In the week since we published our investigation into Indiana Virtual School, thousands of people have learned about the school’s poor performance, unorthodox spending, and ineffective oversight. (If you need a refresher, this Twitter thread might help.)
Now, we’re taking you behind the story with an interview between Shaina Cavazos, the reporter who dug into Indiana Virtual School over the course of more than seven months, and Matt Barnum, Chalkbeat’s national reporter, who is keeping a close eye on where virtual schools stand across the country.
Read on to hear about the challenges Shaina encountered, the reaction so far, what comes next, and how you can help.
Matt: How did you decide to look into this school? What challenges did you run into?
Shaina: I actually started reporting on virtual schools more than a year ago when another school, Hoosier Academy Virtual, was up for state sanctions. I wanted to figure out what virtual schools were like given that they enroll about 1 percent of students in Indiana.
Once I looked past the schools backed by the big-name national organizations, I realized Indiana Virtual was just as large and growing incredibly fast — but few people I talked to were familiar with it. So I started digging.
Reporting about the school became difficult once the school stopped responding to a lot of the questions I was asking. It meant that even for finding out things as basic as their current enrollment, I had to find other sources of data and information. I did a lot of formal requests for records, and I worked quite a bit with the state department of education’s data team to figure out what data was out there and how I could access it. I couldn’t always get documents, but usually I found out that the law said I had a right to them. It pushed me to learn about what documents were available to me because I knew few things stood in the way of what I should be able to get legally.
What has the reaction been?
I don’t think the school is happy with the story, but they haven’t agreed to a conversation about it.
In general, schools want to talk about their students who are successful, which I get. But a lot of students at this school are not successful, according to the state’s expectations. We can’t ignore that. We need to talk about those students and make sure they’re receiving an education and not just being enrolled somewhere.
I’m still talking to people who could take action to get their reaction. Intervention from the state board is still a few years away, if it happens at all, and the education department has not indicated they’re going to be doing anything in particular to this situation even though our state superintendent has spoken out about a need for more monitoring of online schools.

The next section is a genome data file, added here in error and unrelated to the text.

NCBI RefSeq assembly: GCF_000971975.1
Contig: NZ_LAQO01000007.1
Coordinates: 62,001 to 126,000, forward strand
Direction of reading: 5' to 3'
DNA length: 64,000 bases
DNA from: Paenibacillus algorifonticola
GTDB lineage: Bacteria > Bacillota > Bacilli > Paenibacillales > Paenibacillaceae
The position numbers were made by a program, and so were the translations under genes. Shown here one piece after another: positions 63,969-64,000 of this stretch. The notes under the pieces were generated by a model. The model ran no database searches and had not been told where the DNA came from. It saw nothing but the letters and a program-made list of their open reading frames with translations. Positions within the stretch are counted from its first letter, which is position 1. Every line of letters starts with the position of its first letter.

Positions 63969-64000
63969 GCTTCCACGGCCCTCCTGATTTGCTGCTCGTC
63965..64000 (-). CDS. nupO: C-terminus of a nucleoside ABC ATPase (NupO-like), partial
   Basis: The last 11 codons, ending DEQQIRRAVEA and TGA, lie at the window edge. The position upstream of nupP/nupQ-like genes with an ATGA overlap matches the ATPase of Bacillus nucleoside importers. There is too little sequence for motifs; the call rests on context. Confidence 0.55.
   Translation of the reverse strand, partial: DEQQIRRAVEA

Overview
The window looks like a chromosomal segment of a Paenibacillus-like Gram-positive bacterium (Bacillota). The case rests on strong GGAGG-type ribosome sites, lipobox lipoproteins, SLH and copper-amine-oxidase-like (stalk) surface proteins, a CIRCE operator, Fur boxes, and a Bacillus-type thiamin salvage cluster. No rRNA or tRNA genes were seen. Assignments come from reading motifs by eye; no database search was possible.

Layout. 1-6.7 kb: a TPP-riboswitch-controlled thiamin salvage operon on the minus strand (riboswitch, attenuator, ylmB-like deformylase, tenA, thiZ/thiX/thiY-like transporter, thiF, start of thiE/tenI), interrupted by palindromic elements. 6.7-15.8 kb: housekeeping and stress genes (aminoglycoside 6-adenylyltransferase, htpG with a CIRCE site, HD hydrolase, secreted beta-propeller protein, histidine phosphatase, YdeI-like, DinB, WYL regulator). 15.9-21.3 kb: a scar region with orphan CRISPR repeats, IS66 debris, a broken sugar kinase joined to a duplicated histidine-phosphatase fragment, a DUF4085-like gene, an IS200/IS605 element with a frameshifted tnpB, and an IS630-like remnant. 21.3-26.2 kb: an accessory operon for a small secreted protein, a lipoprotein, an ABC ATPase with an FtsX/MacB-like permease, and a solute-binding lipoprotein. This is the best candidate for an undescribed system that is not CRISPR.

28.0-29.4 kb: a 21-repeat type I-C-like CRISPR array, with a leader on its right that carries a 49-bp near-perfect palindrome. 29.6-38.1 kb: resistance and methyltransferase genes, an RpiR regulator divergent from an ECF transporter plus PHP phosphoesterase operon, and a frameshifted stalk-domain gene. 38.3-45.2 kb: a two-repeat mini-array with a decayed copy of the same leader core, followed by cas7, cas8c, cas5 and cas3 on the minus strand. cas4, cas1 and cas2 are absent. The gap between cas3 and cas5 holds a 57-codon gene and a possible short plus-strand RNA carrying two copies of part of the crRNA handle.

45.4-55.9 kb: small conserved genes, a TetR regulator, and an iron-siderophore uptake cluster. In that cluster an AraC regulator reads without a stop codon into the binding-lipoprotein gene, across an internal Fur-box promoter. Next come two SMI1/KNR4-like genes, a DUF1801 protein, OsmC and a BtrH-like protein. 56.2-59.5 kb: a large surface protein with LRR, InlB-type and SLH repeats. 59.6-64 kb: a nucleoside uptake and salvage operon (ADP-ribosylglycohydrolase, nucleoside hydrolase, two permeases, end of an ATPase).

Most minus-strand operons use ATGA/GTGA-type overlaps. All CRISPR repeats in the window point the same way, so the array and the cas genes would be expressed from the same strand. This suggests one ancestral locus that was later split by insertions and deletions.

That leaves lawmakers. I’ve talked to some Democrats who are outraged about what’s going on, but they aren’t the party in power here — Republicans have a majority in both houses.
I’m still reaching out to lawmakers on both sides to talk about what might happen next. But ultimately, they created the system, so they’re the ones who can most easily change it.
Why was this story important for Chalkbeat to do?
At Chalkbeat, we’re focused on writing about students who have historically lacked access to a quality education. We’re always looking at our stories through a lens of equity — who isn’t being served? Many of students at this virtual school come from families living in poverty. While it’s not as racially or ethnically diverse as schools in a lot of the districts we write about, many students have disabilities or are learning English for the first time. And in a lot of cases, they aren’t getting the support they need to be successful.
Why should a reader outside of Indiana read your article?
You might not be aware of it, but something like this could be happening in your state too. Thirty-four states have virtual schools.
A lot of them have gone through something similar — Ohio is one example, and so is Colorado. It’s something we’re only going to see become more of an issue. Specifically talking about Indiana Virtual School, well, they are expanding, with schools in the works in Michigan and Texas.
Also, Betsy DeVos, our U.S. secretary of education, has promoted online schools. When the nation’s top education official is signing off on something, I’d say that makes scrutiny pretty important.
What comes next?
A top priority is to hold officials in Indiana accountable for reading and responding to the story. I’m working on that now, and when I learn more I’ll report back.
I’m also trying to learn even more about what it’s like for students in online schools — Indiana Virtual or others. I put a survey in the article so people could tell me their stories, and now I’m just trying to get the word out.
Find our investigation here.